Deemed by government as a successor to the industrial strategy, the government’s Civil Society Strategy, released last week, purports to be a comprehensive vision of how business, communities, charities, and the public sector will work together in the long term, to create a country that works for everyone.
The strategy seeks to achieve this aim by strengthening five foundations of social value:
- People: enabling a lifetime of contribution
- Places: empowerment and investment for local communities
- Social Sector: supporting charities and social enterprises
- Private Sector: promoting business, finance, and tech for good
- Public Sector: ensuring collaborative commissioning
The overall aim of the strategy is a commendable one, starting a programme of work to strengthen the role of civil society can only be seen as a positive, but there are many unanswered questions and missed opportunities that need to be addressed before the sector can feel too sanguine about the government’s approach. It’s more a vision of what government wants to see, rather than a credible plan of how it will achieve this.
As one might expect from a strategy of this length there are numerous micro-initiatives announced, but of these there are some which deserve being highlighted as real positives for the sector.
A renewed commitment to the principles of Grants 2.0 is welcome, as the strategy states they combine a flexibility and accountability, but can also offer ‘additionality’ in philanthropic and in-kind investment. CFG has long called for this approach and the promised ‘revival of grant making’ demonstrates that government has listened to the sector on this issue.
The commitment to beefing up the Social Value Act so that central government procurement has to account for its social value is also a welcome step. But the commitment to explore whether this requirement can extend to planning and grant-making is not concrete enough. We will need to see if the latter actually occurs before we can offer too much praise.
The section on ‘Diversifying funding and finance’ makes a commitment to work in partnership with the Charity Commission and UK Community Foundations to release £20 million extra funding from inactive charity trusts to support community organisations. Additional funds are always a positive, but this figure does not come close to the amounts that are needed.
Where is the money?
While there are positives to be found, perhaps the biggest concern is the lack of additional funding for the sector. The only new funds of note are the £20m from inactive charity trusts to community foundations, and an additional £750k to be spent by government before 2020 to help grow place-based giving schemes to support civic philanthropy (this is the only additional money for the sector given directly by government!). These amounts pale in comparison with the £2bn endowment of dormant assets identified by the Dormant Assets Commission. It is a surprising omission that this does not get a mention. One hopes this will receive more attention from government in due course.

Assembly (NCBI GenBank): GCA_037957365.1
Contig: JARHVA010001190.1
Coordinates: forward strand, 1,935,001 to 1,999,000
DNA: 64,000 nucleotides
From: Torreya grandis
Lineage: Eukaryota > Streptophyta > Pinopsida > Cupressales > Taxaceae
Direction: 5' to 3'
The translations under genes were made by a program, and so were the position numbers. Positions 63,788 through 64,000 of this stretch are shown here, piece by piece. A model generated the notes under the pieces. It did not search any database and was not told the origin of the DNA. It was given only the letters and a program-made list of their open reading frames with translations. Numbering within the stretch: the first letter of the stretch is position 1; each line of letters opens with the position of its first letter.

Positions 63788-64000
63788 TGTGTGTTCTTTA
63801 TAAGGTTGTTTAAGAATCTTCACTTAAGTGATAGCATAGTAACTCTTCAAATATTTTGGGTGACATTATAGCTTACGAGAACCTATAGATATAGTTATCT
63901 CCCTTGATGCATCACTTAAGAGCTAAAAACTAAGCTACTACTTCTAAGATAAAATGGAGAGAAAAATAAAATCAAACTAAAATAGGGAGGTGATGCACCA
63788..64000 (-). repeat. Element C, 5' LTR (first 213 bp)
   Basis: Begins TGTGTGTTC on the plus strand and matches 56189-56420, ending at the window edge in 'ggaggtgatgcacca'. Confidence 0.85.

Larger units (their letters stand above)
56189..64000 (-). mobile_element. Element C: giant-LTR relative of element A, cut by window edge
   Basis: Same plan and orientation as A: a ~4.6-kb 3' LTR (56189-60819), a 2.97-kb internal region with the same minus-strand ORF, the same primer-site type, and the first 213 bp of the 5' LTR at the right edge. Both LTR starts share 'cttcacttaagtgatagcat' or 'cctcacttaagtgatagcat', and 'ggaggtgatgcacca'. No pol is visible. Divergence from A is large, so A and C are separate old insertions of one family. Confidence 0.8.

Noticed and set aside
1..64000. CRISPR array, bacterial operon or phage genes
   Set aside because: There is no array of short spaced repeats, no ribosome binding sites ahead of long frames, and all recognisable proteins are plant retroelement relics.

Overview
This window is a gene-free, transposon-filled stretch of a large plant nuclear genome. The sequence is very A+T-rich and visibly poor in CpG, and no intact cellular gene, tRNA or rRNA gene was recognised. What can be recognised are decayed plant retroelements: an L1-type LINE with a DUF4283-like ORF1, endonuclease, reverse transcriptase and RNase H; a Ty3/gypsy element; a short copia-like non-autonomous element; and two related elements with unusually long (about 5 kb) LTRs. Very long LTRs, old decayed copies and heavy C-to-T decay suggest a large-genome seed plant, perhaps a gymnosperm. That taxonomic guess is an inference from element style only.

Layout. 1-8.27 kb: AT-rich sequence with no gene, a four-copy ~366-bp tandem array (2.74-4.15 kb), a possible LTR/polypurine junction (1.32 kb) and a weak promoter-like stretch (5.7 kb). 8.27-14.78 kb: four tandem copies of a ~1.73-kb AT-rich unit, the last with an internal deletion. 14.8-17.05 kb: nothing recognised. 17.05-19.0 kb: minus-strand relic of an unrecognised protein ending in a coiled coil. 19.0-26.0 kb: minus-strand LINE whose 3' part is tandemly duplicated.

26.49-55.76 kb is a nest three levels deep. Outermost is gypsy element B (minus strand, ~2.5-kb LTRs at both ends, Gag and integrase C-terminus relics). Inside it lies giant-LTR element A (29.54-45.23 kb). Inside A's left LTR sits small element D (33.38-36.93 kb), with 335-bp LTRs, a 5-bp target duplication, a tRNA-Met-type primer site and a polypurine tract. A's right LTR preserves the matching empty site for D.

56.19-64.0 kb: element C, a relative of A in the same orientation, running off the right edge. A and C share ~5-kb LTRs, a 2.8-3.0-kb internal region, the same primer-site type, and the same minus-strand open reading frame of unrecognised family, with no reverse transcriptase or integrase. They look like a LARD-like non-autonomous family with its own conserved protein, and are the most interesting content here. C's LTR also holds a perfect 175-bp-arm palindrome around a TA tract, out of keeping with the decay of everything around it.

Perhaps the biggest missed opportunity from the strategy is the section on tax. CFG called on government to be bold and ambitious with the strategy and make the biggest transformation to charity tax since the Victorian era – suffice to say that it did not come close to delivering this. Of the 123 pages of the strategy there were a mere three paragraphs on tax and regulation. Of these, one paragraph contained no new policy measures, just figures on how much the government is already supporting charities through exemptions and reliefs. The only new announcement of note is that government is committing to review social investment tax next year. When one compares this announcement to the over £2bn a year which could be saved by reducing the tax burden on charities (most notably through reducing irrecoverable VAT), this shows an insufficiently ambitious approach, failing to address a fundamental barrier to civil society fulfilling the aspirations set out in the strategy.
Support from across government
A fundamental barrier to the strategy addressing the challenges it rightly points out, is buy-in across government. The Office for Civil Society within DCMS will be leading on much of this work, but to have real impact, other government departments will need to get on board. Most notably MHCLG, who can help determine how local government spends money, and Treasury, to unlock the funding necessary to make change happen.
The principle architect of the strategy Danny Kruger is at pains to point out that this is a conversation amongst equals, and the start of a process not the end. CFG looks forward to having the opportunity to be part of this dialogue and work closely with government to co-create a better operating environment for charities and strengthen the third sector.
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